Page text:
4- Politics feat. Kidd Kane and Lethal-C
The beat for Politics kicks off with some bounce to it and Kidd Kane telling Skryp’s they need to get on the microphone. Kidd Kane has the hook to open up the track, spitting a catchy chorus that vibes well with the beat. Off the bat I get the feeling this will be the hardest track of the album. Kidd Kane performs with a prominent delivery and mixes some punch lines in with his lyrics on the first verse. Skryp has the second verse and brings a smooth flow. His vocals are cleaner and Skryp throws some punches onto the track as well. Lethal-C lets everyone know when he gets behind the microphone for the last verse of the track by spitting some wordplay and merging into a double time rhythm to close his contribution to the track. Politics is a solid track overall with plenty of stuff going on to keep things entertaining for the audience, putting it on the Featured Tracks.
5- Glass Door feat. Kidd Kane
Skryp tha Keeper focuses on the flow in the beginning of the track, but builds into some punch lines as the first verse gets laced over the steady 1-2 rhythm of the beat. I like the chorus, performed by Kidd Kane, which comes through the speakers in a calm, cool, and collective way to almost hypnotize listeners. On the second verse Skryp delivers one of the best flows he has on the album. The emotion in his voice brings out the rhythm of his flow and giving it more life. Kidd Kane brings the chorus through again to close out Glass Door, which is one of the better overall tracks on the album.
6- Peg City Design
A couple of quotes lead the way for Peg City Design’s appearance on the album. I actually wrote down the second quote because I really like the meaning behind it. Skryp lyrically attacks most of the other rappers for being stuck and not expanding their horizons with another smooth flow to open up the track. The beat is alright, at best. Skryp tha Keeper delivers the hook for Peg City Design, which would probably stick with the audience more if there was a little more emotion behind the lyrics, which are well written and come together nicely. Sticking with his angle on the first verse, Skryp starts and ends the second verse with the same lines that he began and concluded his opening bars. His vocals seem to get quieter on the second verse. He closes out another two verse song with the chorus, now seeming to develop a bit of a pattern on his solo tracks. All in all, Peg City Design is a good song with solid content.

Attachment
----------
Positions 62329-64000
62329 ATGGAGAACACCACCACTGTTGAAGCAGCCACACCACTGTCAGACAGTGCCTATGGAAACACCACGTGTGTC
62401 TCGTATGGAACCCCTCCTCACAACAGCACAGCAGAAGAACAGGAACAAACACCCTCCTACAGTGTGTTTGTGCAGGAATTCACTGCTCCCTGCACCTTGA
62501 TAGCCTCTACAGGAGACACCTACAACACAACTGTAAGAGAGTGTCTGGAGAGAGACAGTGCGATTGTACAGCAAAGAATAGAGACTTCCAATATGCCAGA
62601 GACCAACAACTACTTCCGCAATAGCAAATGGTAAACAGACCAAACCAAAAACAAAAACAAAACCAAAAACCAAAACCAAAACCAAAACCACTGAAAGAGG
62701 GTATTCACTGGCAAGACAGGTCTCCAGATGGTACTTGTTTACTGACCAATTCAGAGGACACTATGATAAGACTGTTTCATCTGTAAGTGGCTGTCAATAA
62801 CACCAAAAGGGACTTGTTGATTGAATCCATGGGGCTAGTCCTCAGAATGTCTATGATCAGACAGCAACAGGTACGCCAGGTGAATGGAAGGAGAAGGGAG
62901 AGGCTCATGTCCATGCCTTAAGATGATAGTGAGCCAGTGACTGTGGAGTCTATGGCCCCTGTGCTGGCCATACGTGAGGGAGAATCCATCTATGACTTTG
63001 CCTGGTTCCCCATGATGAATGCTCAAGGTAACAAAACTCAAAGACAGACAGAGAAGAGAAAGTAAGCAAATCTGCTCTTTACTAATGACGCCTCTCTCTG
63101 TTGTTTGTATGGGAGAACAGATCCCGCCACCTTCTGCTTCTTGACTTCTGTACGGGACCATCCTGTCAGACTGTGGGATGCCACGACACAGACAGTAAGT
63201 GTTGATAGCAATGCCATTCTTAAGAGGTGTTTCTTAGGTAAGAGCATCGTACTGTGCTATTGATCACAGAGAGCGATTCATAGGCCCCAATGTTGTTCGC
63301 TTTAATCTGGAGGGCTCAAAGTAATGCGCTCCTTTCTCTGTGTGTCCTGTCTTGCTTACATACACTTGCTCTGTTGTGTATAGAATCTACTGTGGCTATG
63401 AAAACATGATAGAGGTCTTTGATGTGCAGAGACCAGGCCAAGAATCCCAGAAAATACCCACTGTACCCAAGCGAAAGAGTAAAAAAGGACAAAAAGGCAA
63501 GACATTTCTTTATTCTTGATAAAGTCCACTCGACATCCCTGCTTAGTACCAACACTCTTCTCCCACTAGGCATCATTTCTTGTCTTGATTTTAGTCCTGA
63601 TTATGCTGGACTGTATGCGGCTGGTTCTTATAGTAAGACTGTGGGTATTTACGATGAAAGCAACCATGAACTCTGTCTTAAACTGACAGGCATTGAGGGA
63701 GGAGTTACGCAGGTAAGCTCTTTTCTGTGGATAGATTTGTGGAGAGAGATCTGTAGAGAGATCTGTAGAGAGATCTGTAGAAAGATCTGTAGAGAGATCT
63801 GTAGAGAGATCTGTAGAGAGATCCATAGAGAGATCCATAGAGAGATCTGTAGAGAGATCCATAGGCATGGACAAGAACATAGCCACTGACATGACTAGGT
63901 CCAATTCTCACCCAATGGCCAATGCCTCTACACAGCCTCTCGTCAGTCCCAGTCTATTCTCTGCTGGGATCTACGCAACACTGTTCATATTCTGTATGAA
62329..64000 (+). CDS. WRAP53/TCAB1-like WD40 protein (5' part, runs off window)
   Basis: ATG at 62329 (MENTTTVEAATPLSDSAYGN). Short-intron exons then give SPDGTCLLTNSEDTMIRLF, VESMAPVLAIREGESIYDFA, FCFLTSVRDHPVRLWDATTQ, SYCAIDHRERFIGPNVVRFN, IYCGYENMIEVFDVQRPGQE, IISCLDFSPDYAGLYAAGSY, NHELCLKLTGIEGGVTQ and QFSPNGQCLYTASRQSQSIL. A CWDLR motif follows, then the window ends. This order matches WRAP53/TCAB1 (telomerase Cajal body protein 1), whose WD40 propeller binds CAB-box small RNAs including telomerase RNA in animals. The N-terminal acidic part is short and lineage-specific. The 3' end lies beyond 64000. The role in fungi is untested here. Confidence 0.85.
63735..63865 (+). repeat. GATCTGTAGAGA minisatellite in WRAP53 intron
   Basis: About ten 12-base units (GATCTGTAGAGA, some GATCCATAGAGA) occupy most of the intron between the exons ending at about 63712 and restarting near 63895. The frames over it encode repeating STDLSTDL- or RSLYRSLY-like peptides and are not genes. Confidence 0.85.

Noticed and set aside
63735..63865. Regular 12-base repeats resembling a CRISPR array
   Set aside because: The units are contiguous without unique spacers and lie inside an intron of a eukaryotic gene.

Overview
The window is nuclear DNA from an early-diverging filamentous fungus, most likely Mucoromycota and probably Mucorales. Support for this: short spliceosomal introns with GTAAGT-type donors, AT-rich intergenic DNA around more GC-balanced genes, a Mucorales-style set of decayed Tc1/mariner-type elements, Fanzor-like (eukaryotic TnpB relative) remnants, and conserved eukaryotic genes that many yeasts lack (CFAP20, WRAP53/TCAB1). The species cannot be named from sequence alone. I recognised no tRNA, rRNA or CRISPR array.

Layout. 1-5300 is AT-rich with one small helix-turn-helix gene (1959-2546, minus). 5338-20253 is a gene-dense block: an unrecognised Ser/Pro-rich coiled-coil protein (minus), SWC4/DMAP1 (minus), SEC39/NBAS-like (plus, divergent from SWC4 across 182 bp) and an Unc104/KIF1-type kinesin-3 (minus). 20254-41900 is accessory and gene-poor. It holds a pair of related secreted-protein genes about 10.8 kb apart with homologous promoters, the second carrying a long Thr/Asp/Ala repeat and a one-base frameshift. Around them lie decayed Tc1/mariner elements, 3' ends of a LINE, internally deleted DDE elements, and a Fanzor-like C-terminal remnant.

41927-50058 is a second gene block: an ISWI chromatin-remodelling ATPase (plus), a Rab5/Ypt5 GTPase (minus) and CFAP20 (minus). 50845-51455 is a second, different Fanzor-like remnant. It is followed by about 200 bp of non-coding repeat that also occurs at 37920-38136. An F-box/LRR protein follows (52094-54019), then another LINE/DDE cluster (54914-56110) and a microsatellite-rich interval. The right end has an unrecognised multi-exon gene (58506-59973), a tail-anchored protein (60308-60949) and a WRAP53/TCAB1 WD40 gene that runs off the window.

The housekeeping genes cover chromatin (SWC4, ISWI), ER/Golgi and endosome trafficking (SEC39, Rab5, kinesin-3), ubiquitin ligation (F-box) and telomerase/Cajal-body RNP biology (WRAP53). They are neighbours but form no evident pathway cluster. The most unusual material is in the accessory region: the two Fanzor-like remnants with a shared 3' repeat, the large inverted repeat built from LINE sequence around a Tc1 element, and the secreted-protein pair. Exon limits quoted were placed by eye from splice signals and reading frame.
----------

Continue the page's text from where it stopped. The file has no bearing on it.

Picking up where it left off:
7- Through The Glass (remix)
To bring the Divine EP to a close is the remix of Through The Glass. The instrumental slowly comes through the speakers, with Skryp tha Keeper softly spitting lyrics over the melody. Shortly the strumming of the guitar strings picks the paced up and Skryp does the same with his delivery. Metaphors lace the lyrics on this remix, which continues to gather momentum as the track plays. Personally I would have liked Skryp’s vocals to have been louder, but I do enjoy how this song seems to reach outside of the normal everyday hip hop, and the previous tracks on the album. The Divine EP concludes with the music playing and a man singing, almost in the background of the beat. The entire concept brought with this song is great, but it does seem out-of-place with the rest of the album and feels a little off as an ending to Divine.
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Divine and Politics
The Write Up
Skryp tha Keeper has a lot of potential that he displays on the Divine EP. Within the contents of the songs, he showcases an ability to conjure up brilliant metaphors, bring punch lines in when the track is appropriate, keep up a smooth flow, and give his audience a strong presence on the microphone. Unfortunately, there are areas of the EP which also lack in these areas, and listeners really want a consistency throughout an album. There were also a few times Skryp’s lyrical content seemed scattered to me, and a couple of spots where his rhymes felt a little forced. The average hip hop fan may not notice, but I can guarantee to the veteran hip hop audience these things will stick out like wearing swim trunks in the snow. By the time Divine concludes, I was not impressed with the body of work as much as I was with the potential the artist showed he possesses. With a little more time, effort, and knowledge, Skryp tha Keeper will be an artist any audience will enjoy and other artists will need to stay wary of. As he continues forward on his path, The Write Reviews will be there keeping track of every move.
(2 out of 5 stars)